By Anastasia Ovchinnikova

This is what history taught us about blazer

They are stylish, sharp, and, quite frankly essential! Despite the fact of being literally a suit jacket, they’re also very practical. But where did the blazers come from? Where did they start? And how did they evolve to become a fashion staple? […]

Where do blazers come from? It’s true that nearly everybody now owns at least one.

But only a few know that the blazer has its roots in the sport of…rowing!

The original blazer used to be a “warming up” jacket (the hoodies of their time) worn at Oxford and Cambridge by the oarsmen, also known as the rowers. These sportsmen began to use the “hoodies” at social gatherings too, where they were rebelliously casual status symbols.

But this is just one of a few stories. Keep reading to discover the origins of this iconic piece.

1893: entering the fashion scene

The first blazer to ever pop up in a fashion magazine was in June of 1893 when a blazed made its first appearance in Vogue. And around the turn of the century, the wardrobes of the new woman adopted a new staple: the blazers. It became popular, for the ladies, to wear a blazer accompanied with a shirtwaist and a tailored skirt. Then, as sporting activities became accepted for women, leisurewear became more casual, and the blazer was abandoned for sweaters and cardigans

1950s’: from British students to an edgy spin

When the students from Great Britain altered their school blazers in, in the 1950s, to make them look stylish, the blazers had their first major revival. Since then the blazers have been a part of various fashion movements, styled in a variety of ways. It was widely adopted in the ’60s as well as the ’70s by the British Mob movement. The women of the time preferred adding an edgy spin on the traditional blazers, and so they were pairing them with drainpipe jeans.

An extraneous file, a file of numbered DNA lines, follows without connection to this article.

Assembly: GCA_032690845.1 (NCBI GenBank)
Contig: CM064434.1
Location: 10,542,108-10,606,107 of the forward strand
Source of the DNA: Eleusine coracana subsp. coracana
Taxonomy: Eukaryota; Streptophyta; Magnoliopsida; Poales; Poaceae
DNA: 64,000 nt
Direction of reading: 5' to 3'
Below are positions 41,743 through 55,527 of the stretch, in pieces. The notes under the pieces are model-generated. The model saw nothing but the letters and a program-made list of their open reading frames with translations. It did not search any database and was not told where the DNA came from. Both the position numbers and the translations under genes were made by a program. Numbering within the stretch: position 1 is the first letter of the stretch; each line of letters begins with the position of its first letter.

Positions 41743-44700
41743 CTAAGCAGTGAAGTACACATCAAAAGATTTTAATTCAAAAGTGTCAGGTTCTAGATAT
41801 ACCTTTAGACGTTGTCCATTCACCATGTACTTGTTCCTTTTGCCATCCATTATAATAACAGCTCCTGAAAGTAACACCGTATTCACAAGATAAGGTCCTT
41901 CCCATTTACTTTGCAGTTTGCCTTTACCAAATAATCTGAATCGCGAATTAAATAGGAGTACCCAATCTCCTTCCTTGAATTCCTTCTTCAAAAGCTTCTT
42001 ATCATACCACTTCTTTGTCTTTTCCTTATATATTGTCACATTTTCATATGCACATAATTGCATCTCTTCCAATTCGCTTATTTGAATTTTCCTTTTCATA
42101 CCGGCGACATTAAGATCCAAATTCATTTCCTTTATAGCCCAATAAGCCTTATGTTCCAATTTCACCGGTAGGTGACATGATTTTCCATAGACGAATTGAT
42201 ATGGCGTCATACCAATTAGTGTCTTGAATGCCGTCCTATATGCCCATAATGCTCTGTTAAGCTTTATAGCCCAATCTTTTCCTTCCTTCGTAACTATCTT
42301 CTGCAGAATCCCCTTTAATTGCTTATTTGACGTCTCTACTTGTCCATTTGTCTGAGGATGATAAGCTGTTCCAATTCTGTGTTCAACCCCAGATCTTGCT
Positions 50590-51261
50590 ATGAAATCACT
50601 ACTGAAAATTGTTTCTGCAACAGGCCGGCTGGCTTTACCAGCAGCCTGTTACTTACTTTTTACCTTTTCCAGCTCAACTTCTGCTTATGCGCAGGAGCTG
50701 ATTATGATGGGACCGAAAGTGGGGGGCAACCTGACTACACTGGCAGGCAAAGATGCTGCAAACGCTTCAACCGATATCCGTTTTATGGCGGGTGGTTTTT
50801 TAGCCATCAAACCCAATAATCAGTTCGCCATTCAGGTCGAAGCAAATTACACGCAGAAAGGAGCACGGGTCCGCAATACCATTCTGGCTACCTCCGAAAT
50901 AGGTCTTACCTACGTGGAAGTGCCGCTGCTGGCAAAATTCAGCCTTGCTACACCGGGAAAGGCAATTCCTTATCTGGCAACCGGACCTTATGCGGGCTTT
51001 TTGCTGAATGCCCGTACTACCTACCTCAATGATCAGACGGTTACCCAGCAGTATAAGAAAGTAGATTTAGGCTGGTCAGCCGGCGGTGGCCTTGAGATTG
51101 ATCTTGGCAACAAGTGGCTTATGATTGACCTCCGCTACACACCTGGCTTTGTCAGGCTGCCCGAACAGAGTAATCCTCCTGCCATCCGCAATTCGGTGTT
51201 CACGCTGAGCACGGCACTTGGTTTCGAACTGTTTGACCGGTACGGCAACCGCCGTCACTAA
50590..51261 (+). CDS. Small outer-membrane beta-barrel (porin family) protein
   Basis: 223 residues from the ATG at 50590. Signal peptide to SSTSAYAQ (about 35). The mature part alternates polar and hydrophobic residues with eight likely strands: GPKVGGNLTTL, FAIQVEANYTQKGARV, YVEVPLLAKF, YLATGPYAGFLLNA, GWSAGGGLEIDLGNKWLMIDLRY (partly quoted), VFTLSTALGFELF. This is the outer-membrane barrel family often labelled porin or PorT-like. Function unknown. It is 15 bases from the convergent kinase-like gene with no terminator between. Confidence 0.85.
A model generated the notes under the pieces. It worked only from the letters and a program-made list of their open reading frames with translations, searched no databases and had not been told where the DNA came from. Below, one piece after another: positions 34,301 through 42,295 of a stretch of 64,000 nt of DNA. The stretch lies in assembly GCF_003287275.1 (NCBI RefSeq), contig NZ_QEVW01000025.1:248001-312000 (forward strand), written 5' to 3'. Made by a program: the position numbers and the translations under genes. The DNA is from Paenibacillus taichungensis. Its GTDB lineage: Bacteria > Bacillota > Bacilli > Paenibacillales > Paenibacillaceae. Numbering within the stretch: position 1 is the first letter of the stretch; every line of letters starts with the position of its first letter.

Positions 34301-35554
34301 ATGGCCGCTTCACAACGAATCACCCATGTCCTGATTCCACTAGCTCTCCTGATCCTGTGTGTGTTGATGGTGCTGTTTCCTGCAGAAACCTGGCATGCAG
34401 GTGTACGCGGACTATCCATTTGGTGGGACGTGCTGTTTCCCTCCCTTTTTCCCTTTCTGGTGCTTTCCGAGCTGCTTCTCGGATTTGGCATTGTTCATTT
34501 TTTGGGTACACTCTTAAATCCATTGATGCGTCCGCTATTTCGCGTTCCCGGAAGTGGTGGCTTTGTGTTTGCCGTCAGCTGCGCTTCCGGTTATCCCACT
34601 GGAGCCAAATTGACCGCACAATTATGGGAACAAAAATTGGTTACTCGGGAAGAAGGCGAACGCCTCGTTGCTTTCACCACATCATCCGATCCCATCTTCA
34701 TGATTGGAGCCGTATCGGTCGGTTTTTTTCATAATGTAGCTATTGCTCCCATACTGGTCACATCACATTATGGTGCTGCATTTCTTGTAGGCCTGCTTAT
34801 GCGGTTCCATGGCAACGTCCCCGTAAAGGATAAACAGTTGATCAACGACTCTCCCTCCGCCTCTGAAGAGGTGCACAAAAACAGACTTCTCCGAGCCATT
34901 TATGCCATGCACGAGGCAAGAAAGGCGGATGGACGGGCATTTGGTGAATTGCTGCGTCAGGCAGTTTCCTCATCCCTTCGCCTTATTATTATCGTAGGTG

Image: Model wearing a black blazer

1975-80s’: from fashion to movies

The blazers of course caught the eye of a famous designer. In 1975, Giorgio Armani, presented to the world his first collection of unstructured men’s blazers, bringing the blazers back to life. Un-ironed and unlined, the blazer was less formal than a suit jacket but still smart and professional. They could be worn like a jacket or a sweater, casual but at the same time very sophisticated.

In 1980, the “King of the Blazer” was anointed as Richard Gere wore Armani in a drama film American Gigolo. That’s when the blazer had finally garnered its sex appeal. And as the pantsuit become more common in the ’80s, blazers were reimagined in various silhouettes, colours and prints.

Image: From American Gigolo

1990’s: total revolution

Once the ’90s came around, many adventurous people who lead the way in fashion would abandon the matching bottoms and pair the jacket with something out of the blue or unexpected, making the blazer the “third piece” of separate-based looks.

Image: Long blazer suit with mini skirt

Finally, in the late 2000’s the blazers saw change again. Colourful blazers were then adopted as a fashion trend by women and the blazer became a statement item to layer over an evening dress.

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